The Hindu University of America (HUA) was founded in 1989 and granted authorization in 1993 to give students a special academic setting in which to study the knowledge systems derived from Vedic thought and those that have since emerged—that is, the philosophies, customs, cultures, and civilizations that have come to be known as Hinduism in the public imagination.

Yet another episode of the ever-more-familiar sequence of a random act of violence, the loss of innocent lives, the tremendous sadness that we all share in the wake of such loss, and the “thoughts and prayers” that inevitably follow them, as well as the predictable deadlock and painful helplessness in terms of any real action on ground, from the country’s leadership is playing out once more on the American Independence Day of 2022. In the USA, at least, the possibility that we (as in any one of us) may any day become a victim of a random act of violence in the schools, colleges, campuses, theatres, concerts, at the supermarket, and even at the Fourth of July parade is increasingly real. Are these acts of violence aberrations? Or have they become the norm in an advanced civilized society like the USA? Is this how a civilized, advanced society is meant to be?

If the American civilization as we have come to cherish and respect has entered a spiral of self-destruction, as it appears to be, is there still an opportunity to reverse course? What is the way out of senseless violence plaguing American society today? Or do we simply have to accept that everyday a certain number of people randomly will have to be sacrificed, as unavoidable collateral damage, to uphold the ‘freedom’ of Gun ownership for the people and the ‘freedom’ to maximize gun sales for the corporations?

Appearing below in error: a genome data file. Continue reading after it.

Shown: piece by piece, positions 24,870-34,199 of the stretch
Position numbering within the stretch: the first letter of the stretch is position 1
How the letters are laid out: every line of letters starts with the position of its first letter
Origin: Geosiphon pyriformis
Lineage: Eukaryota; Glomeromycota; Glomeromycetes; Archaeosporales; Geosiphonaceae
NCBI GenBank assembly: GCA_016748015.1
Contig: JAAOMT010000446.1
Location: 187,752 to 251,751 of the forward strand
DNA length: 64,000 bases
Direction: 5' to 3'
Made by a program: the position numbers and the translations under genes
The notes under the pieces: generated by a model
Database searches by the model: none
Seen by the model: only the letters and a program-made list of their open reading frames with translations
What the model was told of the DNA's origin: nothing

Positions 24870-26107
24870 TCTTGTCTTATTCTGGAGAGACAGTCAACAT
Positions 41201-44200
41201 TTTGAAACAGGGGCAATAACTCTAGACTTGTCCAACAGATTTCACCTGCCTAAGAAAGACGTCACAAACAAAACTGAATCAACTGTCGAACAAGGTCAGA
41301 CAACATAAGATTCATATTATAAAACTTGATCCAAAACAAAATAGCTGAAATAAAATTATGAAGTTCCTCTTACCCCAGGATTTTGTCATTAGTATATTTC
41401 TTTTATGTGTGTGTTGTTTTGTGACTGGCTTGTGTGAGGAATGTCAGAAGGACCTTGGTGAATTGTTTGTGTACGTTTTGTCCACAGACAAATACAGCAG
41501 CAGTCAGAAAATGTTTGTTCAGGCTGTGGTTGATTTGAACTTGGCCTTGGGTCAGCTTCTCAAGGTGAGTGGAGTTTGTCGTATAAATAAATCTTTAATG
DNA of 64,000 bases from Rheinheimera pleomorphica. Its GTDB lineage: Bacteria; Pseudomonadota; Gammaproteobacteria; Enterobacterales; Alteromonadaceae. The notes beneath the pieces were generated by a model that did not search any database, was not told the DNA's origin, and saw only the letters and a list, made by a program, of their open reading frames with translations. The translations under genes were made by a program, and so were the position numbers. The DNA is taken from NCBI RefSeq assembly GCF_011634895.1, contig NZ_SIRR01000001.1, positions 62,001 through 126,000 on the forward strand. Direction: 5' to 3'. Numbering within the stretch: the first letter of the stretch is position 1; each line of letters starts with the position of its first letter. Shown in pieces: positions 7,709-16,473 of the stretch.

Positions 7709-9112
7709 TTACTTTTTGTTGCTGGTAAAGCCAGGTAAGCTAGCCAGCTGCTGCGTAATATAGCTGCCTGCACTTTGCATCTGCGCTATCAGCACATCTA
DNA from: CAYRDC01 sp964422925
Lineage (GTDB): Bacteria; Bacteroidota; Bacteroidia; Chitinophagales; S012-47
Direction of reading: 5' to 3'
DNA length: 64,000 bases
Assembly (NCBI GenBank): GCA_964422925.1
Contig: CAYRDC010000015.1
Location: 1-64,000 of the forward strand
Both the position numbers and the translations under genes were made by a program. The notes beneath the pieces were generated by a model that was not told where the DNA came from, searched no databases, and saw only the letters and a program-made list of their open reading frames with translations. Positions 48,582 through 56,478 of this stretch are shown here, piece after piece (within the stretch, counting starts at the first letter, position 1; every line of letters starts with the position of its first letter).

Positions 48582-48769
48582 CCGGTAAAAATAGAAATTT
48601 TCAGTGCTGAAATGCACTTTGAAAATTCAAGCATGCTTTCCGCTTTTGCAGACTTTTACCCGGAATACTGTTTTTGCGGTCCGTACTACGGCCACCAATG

What does Hindu Dharma have anything to do with domestic gun violence that the USA is witnessing all too frequently? What does it have to say about ownership and use of guns or any weapons for that matter? In this sequence of two articles, we will examine this issue through the lens of Hindu Dharma.


Ownership of a gun is a deemed fundamental right in the US Constitution[1], as enshrined in its second amendment passed in 1791, which reads “A well-regulated Militia, being necessary to the security of a free State, the right of the people to keep and bear Arms, shall not be infringed.” This has often been read in a way that means that anyone in the US can keep and bear arms, i.e., legally possess a weapon of destruction. It is understandable that a trained military officer or soldier, who is a member of a well-regulated entity, such as the military or the police, may necessarily keep and bear arms to perform his duties, but what is the relationship between any private citizen i.e., the people and a ‘well-regulated militia’ that the second amendment references? Herein lies an enormous space for mischievous interpretation. There appears to be no guidelines in the constitution about how a gun may be used except for a vague hint about sport hunting. The US Department of Justice website[2] says that “Americans have a right to defend their homes, and nothing should undermine this right; nor does anyone question that the Constitution protects the right of hunters to own and keep sporting guns for hunting any more than anyone would challenge the right to own and keep fishing rods and other equipment for fishing.” The reality is gun ownership is a key causal factor for unnatural mortality in the US. The data on this is beyond ambiguous.


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